Not everyone who comes to the School Leadership Program comes for a master’s degree. Some, like Rachel Prestwich, are seeking to add a school leadership license to the master’s degree they already have. This 12- to 16-month licensure-only (LO) program enables educators like Prestwich to enter new aspects of school administration.
For Prestwich the LO was an obvious choice. After she decided she wanted an administrative license in addition to her master’s in literacy education from the University of Utah, she found that BYU’s program was not only the shortest but also the best available locally.
“I also appreciate BYU's ties with Alpine School District and other local districts because it helps build strong connections with teachers, administrators, and professors and makes the learning relevant with district practices,” Prestwich said.
Prestwich has been particularly impressed by the emphasis on trust throughout the LO program. “One of the most beneficial things I've learned is how to build relationships of trust among the teachers and administration,” Prestwich said. “It has also helped me to see the big picture because I now have experience as a teacher and an administrator.”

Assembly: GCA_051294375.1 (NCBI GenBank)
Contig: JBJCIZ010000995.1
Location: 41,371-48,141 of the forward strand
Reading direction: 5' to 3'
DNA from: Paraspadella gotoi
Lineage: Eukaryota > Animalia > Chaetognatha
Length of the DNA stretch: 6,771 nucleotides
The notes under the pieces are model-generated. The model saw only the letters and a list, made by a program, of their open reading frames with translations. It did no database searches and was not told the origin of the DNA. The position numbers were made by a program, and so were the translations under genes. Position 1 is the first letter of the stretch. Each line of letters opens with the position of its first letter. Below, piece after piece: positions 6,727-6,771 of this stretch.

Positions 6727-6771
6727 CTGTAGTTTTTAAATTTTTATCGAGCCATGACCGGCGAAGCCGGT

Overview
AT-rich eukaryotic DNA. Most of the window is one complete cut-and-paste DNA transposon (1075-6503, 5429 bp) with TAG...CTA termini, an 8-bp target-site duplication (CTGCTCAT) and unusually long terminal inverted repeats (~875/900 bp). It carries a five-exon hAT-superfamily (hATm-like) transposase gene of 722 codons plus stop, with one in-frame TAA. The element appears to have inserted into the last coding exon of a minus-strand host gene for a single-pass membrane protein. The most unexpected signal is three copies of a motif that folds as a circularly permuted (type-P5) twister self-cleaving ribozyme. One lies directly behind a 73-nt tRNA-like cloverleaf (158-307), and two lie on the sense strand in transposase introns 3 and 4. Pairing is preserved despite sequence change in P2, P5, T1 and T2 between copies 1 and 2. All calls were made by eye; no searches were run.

Consistent with the mission of BYU, the LO program maintains a focus on the spiritual aspects of teaching; Prestwich has felt this influence in the program. “I've been reminded that the best teacher and leader was the Savior, and that even in a secular environment, I can still implement His teachings of love and service. Educators should always keep that as our focus,” she said.
The transition from the classroom to administration can be challenging for many, but those challenges are often learning experiences.
“One challenge has been learning how to problem solve in areas that I didn't have to solve as a teacher,” Prestwich said. “Those experiences are continually teaching me that building trusting relationships at work is essential to resolving all kinds of issues.”
Prestwich has been teaching elementary school in the Alpine School District since she graduated from BYU in elementary education in 2000, with the exception of one year she spent as a literacy specialist and reading recovery teacher in Washington DC. She recently moved into administration as an assistant principal at Black Ridge Elementary.
“My favorite part about being an educator is serving others,” Prestwich said. “The lasting positive influence we can have on each other as administrators, teachers, and students is what makes this career so fulfilling.”
Prestwich lives in Lehi, Utah, and sometimes spends summers in New York City. She plays the piano and the harp, and she loves theater, travel, and running.
Writer: Kirsten Clancy
Contact: Cynthia Glad (801) 422-1922